Do Democracies Grow Faster? Revisiting the Institutions and Economic Performance Debate
AbstractThe recent empirical growth literature has proposed three underlying fundamental determinants of economic growth, namely, physical geography, economic integration, and institutional quality. This paper unpacks the final determinant into both political-economic institutions as well as the primarily political institution of democratic development. Using both cross-sectional and panel datasets, we show that, properly instrumented, there is no evidence that democracies grow faster or slower than non-democracies. This result is in contrast to much of the more recent literature, which tend to find a weakly positive relationship. Political economic institutions, however, remain positive and significant determinants of economic growth, which corroborates much of the empirical evidence in the existing literature.
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Bibliographic InfoPaper provided by University Library of Munich, Germany in its series MPRA Paper with number 6076.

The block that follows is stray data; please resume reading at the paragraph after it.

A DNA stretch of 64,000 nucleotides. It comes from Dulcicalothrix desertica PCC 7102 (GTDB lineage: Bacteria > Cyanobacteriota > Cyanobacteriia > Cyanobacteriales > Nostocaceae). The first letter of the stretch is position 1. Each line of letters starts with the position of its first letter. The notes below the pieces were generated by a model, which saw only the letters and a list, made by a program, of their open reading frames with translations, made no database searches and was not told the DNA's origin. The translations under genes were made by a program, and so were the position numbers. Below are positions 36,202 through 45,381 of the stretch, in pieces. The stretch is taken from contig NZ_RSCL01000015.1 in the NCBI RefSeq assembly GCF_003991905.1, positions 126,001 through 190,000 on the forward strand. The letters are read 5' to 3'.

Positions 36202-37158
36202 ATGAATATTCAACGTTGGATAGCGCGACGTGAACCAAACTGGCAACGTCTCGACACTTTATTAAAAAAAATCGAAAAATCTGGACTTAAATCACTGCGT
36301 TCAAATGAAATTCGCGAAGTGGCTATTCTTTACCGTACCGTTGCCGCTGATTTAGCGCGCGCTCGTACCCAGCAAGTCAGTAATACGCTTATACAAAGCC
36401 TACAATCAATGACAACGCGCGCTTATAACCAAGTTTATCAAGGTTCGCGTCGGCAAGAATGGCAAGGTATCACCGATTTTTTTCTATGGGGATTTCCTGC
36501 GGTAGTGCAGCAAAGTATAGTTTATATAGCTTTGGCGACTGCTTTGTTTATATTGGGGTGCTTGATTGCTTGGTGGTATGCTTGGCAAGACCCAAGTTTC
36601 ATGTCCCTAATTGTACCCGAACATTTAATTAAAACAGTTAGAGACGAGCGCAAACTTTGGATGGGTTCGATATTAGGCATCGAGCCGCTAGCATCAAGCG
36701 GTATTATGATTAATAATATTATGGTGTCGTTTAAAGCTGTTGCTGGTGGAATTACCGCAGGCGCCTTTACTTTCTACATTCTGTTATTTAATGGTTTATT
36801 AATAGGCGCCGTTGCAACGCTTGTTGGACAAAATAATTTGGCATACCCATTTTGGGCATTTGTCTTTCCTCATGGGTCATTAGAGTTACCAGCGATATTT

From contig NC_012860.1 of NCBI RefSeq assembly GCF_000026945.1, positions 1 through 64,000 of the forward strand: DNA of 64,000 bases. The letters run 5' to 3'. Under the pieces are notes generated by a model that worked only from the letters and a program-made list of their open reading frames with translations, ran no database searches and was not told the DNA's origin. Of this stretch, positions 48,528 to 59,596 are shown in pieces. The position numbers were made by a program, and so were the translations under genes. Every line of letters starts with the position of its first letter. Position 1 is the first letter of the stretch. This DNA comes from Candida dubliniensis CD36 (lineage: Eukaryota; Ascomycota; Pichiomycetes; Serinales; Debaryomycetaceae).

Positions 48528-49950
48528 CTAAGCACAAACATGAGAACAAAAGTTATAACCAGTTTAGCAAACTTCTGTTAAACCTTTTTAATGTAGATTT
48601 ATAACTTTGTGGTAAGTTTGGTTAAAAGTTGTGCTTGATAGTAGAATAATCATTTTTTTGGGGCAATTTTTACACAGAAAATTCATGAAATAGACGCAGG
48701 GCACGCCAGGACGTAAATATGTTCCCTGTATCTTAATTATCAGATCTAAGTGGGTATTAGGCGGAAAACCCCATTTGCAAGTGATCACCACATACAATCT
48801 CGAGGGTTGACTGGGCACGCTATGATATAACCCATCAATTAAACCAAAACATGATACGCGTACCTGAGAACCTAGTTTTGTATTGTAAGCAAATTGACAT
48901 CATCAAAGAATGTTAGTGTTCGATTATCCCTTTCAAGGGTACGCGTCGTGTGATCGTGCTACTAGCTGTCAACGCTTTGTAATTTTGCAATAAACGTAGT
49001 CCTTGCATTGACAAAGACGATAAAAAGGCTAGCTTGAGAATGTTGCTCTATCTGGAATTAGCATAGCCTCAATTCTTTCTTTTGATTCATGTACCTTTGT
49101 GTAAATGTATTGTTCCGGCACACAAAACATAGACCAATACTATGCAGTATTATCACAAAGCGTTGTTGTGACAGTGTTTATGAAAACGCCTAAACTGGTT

Date of creation: Dec 2007
Date of revision:
Economic growth; institutions; democracy;
Find related papers by JEL classification:
- O47 - Economic Development, Technological Change, and Growth - - Economic Growth and Aggregate Productivity - - - Measurement of Economic Growth; Aggregate Productivity; Cross-Country Output Convergence
- O17 - Economic Development, Technological Change, and Growth - - Economic Development - - - Formal and Informal Sectors; Shadow Economy; Institutional Arrangements
- P51 - Economic Systems - - Comparative Economic Systems - - - Comparative Analysis of Economic Systems
This paper has been announced in the following NEP Reports:
- NEP-ALL-2007-12-08 (All new papers)
- NEP-POL-2007-12-08 (Positive Political Economics)
- NEP-SOC-2007-12-08 (Social Norms & Social Capital)
Please report citation or reference errors to , or , if you are the registered author of the cited work, log in to your RePEc Author Service profile, click on "citations" and make appropriate adjustments.:
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